beautiful sights in “Rust Belt” America

I put the term in the title in quotation marks because it often connotes ugliness and depression, and while it’s certainly true that much of America’s Midwest has experienced economic decline over the past decades, that doesn’t mean that there isn’t beauty–in all its senses, including aesthetic beauty–to be found throughout this region.  Here are a few word pictures of beautiful sights I saw in Ohio and western Pennsylvania this past weekend.

The Laurel Highlands with a dusting of snow: I always say that the temperature drops five degrees as soon as you cross into Somerset County, PA, and it sounds like a joke, but it’s a real weather phenomenon that others besides me have observed.  Last Wednesday as I drove west on the Pennsylvania Turnpike, Somerset County–the crown jewel (or the frozen heart) of the Laurel Highlands–was the only place where a powdered-donut coating of snow lingered, from a previous shower, on the trees and hillsides along the road.  I’m glad no new precipitation fell during my trip, but the snow coating added to the festive feeling of driving home for Thanksgiving.

Entering Pittsburgh through the Squirrel Hill tunnel in daylight: On Saturday, my dad and I took a day trip west to Ohio.  It was a sunny day, and when we hit Pittsburgh around 9:00 am, the city appeared to advantage, with the sun glinting off the rivers and the colorful bridges, which are always striking no matter how many times you’ve seen them and no matter how much bridge maintenance is occurring at any given time.  I remarked to Dad that Pittsburgh is fun to drive through (as long as traffic isn’t too heavy) because it’s a little like a roller-coaster, with tunnels, bridges, level changes, and exit ramps in odd places.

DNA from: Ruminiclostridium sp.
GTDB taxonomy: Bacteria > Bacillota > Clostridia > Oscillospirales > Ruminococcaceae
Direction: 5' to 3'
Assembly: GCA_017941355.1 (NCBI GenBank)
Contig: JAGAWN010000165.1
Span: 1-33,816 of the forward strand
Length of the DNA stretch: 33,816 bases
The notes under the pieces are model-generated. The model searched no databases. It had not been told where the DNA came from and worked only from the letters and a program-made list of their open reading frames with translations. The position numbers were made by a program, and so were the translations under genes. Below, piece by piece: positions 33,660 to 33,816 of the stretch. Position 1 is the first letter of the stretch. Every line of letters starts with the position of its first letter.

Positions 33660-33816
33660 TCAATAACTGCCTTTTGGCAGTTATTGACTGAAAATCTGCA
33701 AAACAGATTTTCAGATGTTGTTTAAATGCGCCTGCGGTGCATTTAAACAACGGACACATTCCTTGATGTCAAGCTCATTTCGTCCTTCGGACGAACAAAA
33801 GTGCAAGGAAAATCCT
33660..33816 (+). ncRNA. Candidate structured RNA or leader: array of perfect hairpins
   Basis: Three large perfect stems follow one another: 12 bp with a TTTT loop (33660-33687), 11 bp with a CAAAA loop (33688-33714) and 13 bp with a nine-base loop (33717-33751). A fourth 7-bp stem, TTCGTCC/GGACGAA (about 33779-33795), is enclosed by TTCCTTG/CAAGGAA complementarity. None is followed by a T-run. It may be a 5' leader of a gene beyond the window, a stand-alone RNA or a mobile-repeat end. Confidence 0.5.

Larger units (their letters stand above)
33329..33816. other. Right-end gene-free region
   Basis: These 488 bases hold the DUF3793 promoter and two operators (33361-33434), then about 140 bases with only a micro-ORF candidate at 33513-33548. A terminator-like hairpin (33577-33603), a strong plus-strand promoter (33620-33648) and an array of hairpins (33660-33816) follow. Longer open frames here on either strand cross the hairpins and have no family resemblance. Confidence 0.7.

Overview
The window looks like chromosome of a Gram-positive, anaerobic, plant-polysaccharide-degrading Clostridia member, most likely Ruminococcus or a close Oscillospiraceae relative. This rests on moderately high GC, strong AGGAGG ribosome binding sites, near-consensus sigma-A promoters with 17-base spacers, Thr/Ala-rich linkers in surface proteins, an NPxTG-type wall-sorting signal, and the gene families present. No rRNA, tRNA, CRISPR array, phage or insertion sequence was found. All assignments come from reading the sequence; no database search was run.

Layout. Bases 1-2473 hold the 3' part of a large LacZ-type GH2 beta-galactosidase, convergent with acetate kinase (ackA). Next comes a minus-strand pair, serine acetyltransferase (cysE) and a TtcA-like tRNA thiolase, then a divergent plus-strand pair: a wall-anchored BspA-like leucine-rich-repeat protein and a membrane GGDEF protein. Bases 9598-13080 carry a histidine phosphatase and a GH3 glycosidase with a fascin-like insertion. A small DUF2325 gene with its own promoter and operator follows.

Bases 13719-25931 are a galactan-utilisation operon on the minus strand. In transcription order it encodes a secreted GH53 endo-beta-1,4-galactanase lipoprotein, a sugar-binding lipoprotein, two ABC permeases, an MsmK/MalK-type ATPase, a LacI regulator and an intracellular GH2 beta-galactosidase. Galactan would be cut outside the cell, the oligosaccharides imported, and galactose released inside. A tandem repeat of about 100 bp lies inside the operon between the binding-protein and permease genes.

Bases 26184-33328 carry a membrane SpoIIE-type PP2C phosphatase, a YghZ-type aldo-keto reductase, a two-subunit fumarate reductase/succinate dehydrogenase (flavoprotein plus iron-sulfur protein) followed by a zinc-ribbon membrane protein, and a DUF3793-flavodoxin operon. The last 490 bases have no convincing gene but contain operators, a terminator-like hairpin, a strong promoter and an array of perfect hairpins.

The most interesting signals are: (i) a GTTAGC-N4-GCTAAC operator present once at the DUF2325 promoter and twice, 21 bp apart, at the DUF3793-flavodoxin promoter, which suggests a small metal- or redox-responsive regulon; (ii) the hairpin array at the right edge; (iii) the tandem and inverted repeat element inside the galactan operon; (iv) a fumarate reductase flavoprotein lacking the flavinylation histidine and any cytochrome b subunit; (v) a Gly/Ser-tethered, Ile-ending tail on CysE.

Patchwork farmland in Holmes County, Ohio: I’m not sure if Holmes and its neighboring county, Tuscarawas, actually count as part of the Rust Belt because they’re rural areas that have always (as far as I know) been rural and home to large Amish communities.  I did see a factory as we were driving, but even it looked old-fashioned and charming, with brick chimneys instead of metal.  Anyway, around 4:00 as we were leaving the retirement community in Walnut Creek where my grandfather lives, and the sun was just starting to think about setting, I remarked that the scene in front of us should be on a calendar (and it probably has been at some point).  Ohio has a gentler topography than western PA and West Virginia, with rolling hills rather than mountains.  At this time of year, the fields have been harvested but the pastures are still green, and the trees still cling to some leaves as they make architectural shadows against the hillsides.  The landscape isn’t dramatic, but the colors are, especially when the sun hits them just right.